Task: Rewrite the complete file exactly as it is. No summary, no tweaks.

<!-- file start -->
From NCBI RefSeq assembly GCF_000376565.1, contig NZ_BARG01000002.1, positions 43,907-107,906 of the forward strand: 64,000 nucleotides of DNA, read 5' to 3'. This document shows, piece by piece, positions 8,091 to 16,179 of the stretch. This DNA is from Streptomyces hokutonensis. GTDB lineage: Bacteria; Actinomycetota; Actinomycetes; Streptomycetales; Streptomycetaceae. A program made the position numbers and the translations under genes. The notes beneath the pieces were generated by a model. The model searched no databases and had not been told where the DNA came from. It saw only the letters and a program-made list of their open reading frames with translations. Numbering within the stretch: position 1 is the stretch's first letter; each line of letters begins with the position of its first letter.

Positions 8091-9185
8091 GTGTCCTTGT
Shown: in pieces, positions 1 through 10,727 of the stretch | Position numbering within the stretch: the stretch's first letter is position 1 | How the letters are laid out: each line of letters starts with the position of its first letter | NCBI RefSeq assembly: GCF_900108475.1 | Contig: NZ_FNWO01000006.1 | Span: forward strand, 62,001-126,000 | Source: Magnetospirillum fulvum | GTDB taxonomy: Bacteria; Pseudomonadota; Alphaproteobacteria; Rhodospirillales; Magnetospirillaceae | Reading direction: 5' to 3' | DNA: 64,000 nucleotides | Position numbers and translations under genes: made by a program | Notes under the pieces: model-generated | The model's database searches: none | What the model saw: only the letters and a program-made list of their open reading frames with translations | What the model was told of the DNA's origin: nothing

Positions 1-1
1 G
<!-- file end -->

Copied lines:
From NCBI RefSeq assembly GCF_000376565.1, contig NZ_BARG01000002.1, positions 43,907-107,906 of the forward strand: 64,000 nucleotides of DNA, read 5' to 3'. This document shows, piece by piece, positions 8,091 to 16,179 of the stretch. This DNA is from Streptomyces hokutonensis. GTDB lineage: Bacteria; Actinomycetota; Actinomycetes; Streptomycetales; Streptomycetaceae. A program made the position numbers and the translations under genes. The notes beneath the pieces were generated by a model. The model searched no databases and had not been told where the DNA came from. It saw only the letters and a program-made list of their open reading frames with translations. Numbering within the stretch: position 1 is the stretch's first letter; each line of letters begins with the position of its first letter.

Positions 8091-9185
8091 GTGTCCTTGT
Shown: in pieces, positions 1 through 10,727 of the stretch | Position numbering within the stretch: the stretch's first letter is position 1 | How the letters are laid out: each line of letters starts with the position of its first letter | NCBI RefSeq assembly: GCF_900108475.1 | Contig: NZ_FNWO01000006.1 | Span: forward strand, 62,001-126,000 | Source: Magnetospirillum fulvum | GTDB taxonomy: Bacteria; Pseudomonadota; Alphaproteobacteria; Rhodospirillales; Magnetospirillaceae | Reading direction: 5' to 3' | DNA: 64,000 nucleotides | Position numbers and translations under genes: made by a program | Notes under the pieces: model-generated | The model's database searches: none | What the model saw: only the letters and a program-made list of their open reading frames with translations | What the model was told of the DNA's origin: nothing

Positions 1-1
1 G